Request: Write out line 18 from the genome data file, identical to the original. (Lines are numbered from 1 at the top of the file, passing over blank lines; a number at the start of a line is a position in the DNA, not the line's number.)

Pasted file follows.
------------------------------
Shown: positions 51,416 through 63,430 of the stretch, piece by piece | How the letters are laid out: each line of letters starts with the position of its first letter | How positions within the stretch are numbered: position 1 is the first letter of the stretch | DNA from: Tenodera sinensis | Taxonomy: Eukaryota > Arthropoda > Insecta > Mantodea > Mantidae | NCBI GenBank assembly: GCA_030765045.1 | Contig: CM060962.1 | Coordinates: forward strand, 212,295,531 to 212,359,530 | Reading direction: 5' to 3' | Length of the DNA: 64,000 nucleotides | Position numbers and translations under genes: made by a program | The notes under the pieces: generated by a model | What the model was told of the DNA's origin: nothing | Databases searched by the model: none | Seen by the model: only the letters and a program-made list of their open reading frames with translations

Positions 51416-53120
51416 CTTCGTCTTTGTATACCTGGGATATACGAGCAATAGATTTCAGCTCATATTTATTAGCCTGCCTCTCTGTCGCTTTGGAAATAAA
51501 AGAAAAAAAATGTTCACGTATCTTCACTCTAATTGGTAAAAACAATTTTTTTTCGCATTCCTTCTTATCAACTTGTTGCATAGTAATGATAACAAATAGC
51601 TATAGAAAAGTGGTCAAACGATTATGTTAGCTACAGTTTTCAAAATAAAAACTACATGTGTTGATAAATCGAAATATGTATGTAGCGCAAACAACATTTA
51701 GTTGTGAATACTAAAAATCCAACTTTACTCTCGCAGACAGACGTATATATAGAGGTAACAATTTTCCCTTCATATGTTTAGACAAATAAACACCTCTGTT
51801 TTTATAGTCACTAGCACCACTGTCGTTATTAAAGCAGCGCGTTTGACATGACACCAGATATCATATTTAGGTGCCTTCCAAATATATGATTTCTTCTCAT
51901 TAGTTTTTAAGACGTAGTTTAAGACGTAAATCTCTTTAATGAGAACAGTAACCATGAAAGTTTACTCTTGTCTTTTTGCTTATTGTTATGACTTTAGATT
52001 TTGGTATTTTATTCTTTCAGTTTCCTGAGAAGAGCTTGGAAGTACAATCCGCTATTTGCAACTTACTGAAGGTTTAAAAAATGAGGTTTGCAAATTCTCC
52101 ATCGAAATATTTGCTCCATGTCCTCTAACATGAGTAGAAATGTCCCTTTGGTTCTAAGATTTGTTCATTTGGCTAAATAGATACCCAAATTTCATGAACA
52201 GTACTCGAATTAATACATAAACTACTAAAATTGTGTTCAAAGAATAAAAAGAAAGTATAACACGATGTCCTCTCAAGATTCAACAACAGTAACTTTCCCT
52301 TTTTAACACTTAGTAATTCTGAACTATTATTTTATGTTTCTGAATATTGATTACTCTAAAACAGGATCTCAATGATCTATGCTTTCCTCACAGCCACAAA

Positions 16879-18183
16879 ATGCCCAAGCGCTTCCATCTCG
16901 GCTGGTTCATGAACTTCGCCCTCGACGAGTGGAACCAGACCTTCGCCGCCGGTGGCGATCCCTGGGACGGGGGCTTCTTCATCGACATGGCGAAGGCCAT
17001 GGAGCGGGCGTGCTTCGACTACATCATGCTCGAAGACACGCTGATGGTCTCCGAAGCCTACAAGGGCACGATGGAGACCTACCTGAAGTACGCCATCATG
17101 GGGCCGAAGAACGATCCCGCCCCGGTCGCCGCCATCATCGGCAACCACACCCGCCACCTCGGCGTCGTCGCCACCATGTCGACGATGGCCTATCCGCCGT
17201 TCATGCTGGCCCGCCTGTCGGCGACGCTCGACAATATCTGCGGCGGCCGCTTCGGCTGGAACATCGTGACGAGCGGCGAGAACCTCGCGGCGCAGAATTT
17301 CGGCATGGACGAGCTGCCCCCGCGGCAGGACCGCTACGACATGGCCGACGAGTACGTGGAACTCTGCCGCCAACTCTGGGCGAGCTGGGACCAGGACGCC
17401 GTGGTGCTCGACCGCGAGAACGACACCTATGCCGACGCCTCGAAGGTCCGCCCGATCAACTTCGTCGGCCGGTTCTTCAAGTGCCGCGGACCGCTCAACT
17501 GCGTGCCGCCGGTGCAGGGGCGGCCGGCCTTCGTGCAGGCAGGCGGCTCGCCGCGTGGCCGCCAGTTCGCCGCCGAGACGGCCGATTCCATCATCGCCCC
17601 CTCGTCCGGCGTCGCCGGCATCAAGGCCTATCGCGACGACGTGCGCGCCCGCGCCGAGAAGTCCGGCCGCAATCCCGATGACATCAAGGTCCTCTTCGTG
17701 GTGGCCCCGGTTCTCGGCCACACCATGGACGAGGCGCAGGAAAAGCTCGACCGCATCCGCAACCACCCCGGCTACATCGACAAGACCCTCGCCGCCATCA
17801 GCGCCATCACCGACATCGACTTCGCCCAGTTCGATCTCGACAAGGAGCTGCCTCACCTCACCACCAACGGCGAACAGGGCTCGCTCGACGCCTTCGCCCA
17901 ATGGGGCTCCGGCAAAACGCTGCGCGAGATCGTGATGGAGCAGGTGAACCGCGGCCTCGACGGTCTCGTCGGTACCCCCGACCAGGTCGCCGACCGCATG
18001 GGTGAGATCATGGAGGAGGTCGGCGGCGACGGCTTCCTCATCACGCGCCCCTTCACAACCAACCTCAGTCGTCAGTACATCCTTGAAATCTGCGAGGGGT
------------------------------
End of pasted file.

17201 TCATGCTGGCCCGCCTGTCGGCGACGCTCGACAATATCTGCGGCGGCCGCTTCGGCTGGAACATCGTGACGAGCGGCGAGAACCTCGCGGCGCAGAATTT